Search and Seizure: Authorities Can’t Keep What They Seize Indefinitely

Authors: Léon H. Moubayed, Sarah Gorguos, Fanny Albrecht and Patrice Labonté

In a recent decision,1 the Superior Court of Québec held that an authority cannot keep copies of electronic documents seized during a search and seizure after officially notifying the person that it will not bring penal or administrative proceedings against the person. In this decision, the Court reminds us that a seizing authority that retains a copy of seized documents indefinitely without any form of judicial review infringes the fundamental rights of the individuals whose property was seized.


During searches and seizures conducted as part of an investigation involving 10 individuals and three companies, the Autorité des marchés financiers (AMF) obtained close to 16 million electronic documents, seizing computers, cellphones, external hard drives and USB keys. Orders were rendered during the course of the investigation to allow the AMF to keep what was seized for a specified amount of time before charges were laid. Three years after seizing the items, the AMF officially declared that no penal or administrative proceedings would be brought. The people who were targeted in the searches and seizures asked the Court to order the AMF to return their property to them, in whatever form or medium it was in, along with any copies the AMF may have made.


The Court ordered the AMF to return all the material in question, pointing out that, until charges are laid, the retention of what is seized during an investigation must be periodically reviewed by the court. It also noted that seized property must be returned to its owner as soon as possible and that investigative authorities cannot keep a copy once the court has ordered it to be returned.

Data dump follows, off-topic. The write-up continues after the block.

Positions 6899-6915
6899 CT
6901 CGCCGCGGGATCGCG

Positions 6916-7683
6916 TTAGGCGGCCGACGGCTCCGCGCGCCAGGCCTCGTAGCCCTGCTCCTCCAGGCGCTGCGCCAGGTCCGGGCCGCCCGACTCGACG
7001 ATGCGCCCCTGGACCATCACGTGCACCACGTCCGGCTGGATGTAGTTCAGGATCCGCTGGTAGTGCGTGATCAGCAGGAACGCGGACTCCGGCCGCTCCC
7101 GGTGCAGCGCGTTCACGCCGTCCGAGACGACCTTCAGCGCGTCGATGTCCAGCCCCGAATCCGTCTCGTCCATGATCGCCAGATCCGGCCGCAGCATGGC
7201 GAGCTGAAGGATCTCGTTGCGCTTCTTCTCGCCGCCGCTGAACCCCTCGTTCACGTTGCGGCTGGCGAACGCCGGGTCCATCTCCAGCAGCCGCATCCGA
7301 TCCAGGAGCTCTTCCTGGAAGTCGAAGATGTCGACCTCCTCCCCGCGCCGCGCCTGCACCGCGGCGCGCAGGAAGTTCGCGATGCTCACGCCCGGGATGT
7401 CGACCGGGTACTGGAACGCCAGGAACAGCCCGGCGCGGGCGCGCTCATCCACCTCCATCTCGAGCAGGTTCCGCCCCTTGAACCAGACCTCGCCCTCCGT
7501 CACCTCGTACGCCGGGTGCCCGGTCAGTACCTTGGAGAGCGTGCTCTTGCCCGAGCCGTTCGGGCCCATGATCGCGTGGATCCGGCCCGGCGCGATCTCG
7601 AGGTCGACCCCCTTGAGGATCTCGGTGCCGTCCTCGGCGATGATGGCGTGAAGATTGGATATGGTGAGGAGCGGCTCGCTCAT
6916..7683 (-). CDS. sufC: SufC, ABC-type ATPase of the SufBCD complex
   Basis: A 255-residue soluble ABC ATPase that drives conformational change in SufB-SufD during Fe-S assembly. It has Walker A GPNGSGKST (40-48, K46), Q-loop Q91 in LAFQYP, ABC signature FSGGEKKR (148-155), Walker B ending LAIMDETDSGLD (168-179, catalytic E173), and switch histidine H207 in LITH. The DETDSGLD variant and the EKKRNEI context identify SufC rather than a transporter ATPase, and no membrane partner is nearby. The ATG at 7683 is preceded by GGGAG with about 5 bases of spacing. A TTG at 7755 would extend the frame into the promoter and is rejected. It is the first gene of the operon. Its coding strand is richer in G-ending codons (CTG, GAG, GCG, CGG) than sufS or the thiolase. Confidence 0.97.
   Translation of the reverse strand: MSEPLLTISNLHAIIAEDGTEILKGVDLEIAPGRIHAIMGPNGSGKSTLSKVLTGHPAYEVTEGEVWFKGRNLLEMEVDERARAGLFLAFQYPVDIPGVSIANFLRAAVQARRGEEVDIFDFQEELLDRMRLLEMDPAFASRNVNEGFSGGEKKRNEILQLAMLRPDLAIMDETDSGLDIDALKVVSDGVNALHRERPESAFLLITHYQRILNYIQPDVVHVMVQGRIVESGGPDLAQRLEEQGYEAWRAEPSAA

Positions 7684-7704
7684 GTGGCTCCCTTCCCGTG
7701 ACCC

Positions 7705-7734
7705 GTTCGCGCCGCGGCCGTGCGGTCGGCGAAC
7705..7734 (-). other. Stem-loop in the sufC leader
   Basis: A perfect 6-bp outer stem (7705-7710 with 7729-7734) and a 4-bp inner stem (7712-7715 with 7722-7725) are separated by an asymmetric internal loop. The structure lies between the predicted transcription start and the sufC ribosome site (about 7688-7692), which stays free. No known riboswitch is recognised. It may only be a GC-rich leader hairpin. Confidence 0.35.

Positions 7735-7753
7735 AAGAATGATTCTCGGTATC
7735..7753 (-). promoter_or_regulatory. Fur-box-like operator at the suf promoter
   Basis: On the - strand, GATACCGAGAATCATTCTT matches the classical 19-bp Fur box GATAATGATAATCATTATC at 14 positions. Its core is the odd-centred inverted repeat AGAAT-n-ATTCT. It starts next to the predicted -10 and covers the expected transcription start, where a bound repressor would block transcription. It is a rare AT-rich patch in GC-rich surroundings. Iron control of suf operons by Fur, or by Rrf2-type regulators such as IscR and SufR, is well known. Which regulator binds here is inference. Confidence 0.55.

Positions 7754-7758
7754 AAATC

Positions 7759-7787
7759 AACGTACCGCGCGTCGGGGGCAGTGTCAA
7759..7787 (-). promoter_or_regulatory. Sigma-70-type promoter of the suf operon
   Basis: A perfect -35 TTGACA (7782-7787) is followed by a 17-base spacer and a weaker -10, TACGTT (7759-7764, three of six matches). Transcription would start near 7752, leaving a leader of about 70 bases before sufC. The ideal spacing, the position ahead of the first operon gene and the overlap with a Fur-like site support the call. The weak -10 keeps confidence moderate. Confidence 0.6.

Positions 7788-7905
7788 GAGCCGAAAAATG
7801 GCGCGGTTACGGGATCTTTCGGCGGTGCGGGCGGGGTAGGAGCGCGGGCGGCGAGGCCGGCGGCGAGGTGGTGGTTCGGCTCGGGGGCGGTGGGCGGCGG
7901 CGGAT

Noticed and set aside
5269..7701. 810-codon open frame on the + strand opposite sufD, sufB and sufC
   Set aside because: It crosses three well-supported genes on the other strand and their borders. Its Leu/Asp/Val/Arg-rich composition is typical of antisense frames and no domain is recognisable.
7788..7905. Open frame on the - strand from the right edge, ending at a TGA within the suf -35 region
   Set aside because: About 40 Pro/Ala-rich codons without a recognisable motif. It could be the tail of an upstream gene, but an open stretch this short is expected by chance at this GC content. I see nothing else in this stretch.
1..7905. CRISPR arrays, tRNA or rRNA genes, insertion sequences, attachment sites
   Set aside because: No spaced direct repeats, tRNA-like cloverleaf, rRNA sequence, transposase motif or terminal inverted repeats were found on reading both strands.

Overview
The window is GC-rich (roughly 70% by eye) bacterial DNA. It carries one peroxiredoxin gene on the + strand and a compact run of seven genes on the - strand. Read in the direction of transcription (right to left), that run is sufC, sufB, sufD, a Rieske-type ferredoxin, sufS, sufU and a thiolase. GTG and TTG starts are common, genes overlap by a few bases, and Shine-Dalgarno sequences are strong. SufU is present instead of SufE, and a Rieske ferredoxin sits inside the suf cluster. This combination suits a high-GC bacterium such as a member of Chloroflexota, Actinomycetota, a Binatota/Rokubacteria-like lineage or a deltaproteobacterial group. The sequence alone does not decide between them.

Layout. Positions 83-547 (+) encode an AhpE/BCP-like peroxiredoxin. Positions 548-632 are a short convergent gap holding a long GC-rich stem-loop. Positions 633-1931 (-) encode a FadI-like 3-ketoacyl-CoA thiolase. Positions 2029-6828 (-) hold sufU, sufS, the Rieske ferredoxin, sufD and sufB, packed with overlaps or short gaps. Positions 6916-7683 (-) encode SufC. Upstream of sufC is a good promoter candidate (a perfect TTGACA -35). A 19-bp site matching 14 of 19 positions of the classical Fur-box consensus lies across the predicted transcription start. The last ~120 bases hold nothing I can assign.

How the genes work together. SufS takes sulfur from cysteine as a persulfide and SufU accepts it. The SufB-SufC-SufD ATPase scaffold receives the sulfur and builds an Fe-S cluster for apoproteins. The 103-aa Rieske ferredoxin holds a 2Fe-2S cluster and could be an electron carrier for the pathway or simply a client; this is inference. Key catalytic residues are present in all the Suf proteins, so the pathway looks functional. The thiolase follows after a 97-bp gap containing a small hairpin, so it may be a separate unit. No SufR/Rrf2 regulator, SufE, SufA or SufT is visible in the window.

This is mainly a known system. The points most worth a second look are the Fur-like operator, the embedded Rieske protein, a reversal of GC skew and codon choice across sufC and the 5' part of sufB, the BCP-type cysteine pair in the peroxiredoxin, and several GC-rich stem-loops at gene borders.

Following consistent Supreme Court of Canada jurisprudence, the Court also held that “things seized” include both the content and the medium containing the data. Contrary to what the AMF argued, “citizens have a reasonable expectation of privacy in terms of both their computer and the information it contains” [translation].

The AMF has now brought this decision before the Court of Appeal of Québec.


In pointing out that the AMF was not “above the law” or beyond a court’s reach, the Court confirmed the importance of protecting the rights of individuals targeted by a search and seizure as well as the rights of innocent third parties. It also noted that an authority with investigative powers is merely the custodian of the things seized and cannot keep documents in any form whatsoever without the court’s permission.

1 Baazov v Autorité des marchés financiers, 2019 QCCS 5564.


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